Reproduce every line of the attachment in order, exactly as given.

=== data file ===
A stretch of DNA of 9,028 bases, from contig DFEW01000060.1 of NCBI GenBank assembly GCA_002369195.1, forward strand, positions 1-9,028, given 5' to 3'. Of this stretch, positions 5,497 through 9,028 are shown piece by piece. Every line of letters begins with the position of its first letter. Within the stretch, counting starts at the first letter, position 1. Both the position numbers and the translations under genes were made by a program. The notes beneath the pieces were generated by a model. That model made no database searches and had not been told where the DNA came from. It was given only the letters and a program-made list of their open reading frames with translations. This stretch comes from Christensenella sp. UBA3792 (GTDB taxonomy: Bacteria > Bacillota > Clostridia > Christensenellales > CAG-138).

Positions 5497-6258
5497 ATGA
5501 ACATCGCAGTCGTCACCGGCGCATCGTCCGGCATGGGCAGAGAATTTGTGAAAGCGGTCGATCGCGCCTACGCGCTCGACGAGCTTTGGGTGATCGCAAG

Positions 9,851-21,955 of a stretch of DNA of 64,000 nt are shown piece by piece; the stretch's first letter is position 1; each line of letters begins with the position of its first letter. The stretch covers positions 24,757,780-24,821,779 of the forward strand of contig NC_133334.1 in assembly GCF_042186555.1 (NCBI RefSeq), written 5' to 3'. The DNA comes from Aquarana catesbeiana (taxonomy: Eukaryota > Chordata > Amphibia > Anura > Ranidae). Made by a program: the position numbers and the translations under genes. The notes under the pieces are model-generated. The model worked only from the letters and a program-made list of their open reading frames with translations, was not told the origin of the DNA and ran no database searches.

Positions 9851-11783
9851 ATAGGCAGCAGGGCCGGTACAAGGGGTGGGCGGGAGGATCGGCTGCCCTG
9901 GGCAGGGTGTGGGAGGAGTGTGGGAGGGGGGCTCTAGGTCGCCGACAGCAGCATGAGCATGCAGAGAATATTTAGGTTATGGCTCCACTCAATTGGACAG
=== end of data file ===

A stretch of DNA of 9,028 bases, from contig DFEW01000060.1 of NCBI GenBank assembly GCA_002369195.1, forward strand, positions 1-9,028, given 5' to 3'. Of this stretch, positions 5,497 through 9,028 are shown piece by piece. Every line of letters begins with the position of its first letter. Within the stretch, counting starts at the first letter, position 1. Both the position numbers and the translations under genes were made by a program. The notes beneath the pieces were generated by a model. That model made no database searches and had not been told where the DNA came from. It was given only the letters and a program-made list of their open reading frames with translations. This stretch comes from Christensenella sp. UBA3792 (GTDB taxonomy: Bacteria > Bacillota > Clostridia > Christensenellales > CAG-138).

Positions 5497-6258
5497 ATGA
5501 ACATCGCAGTCGTCACCGGCGCATCGTCCGGCATGGGCAGAGAATTTGTGAAAGCGGTCGATCGCGCCTACGCGCTCGACGAGCTTTGGGTGATCGCAAG

Positions 9,851-21,955 of a stretch of DNA of 64,000 nt are shown piece by piece; the stretch's first letter is position 1; each line of letters begins with the position of its first letter. The stretch covers positions 24,757,780-24,821,779 of the forward strand of contig NC_133334.1 in assembly GCF_042186555.1 (NCBI RefSeq), written 5' to 3'. The DNA comes from Aquarana catesbeiana (taxonomy: Eukaryota > Chordata > Amphibia > Anura > Ranidae). Made by a program: the position numbers and the translations under genes. The notes under the pieces are model-generated. The model worked only from the letters and a program-made list of their open reading frames with translations, was not told the origin of the DNA and ran no database searches.

Positions 9851-11783
9851 ATAGGCAGCAGGGCCGGTACAAGGGGTGGGCGGGAGGATCGGCTGCCCTG
9901 GGCAGGGTGTGGGAGGAGTGTGGGAGGGGGGCTCTAGGTCGCCGACAGCAGCATGAGCATGCAGAGAATATTTAGGTTATGGCTCCACTCAATTGGACAG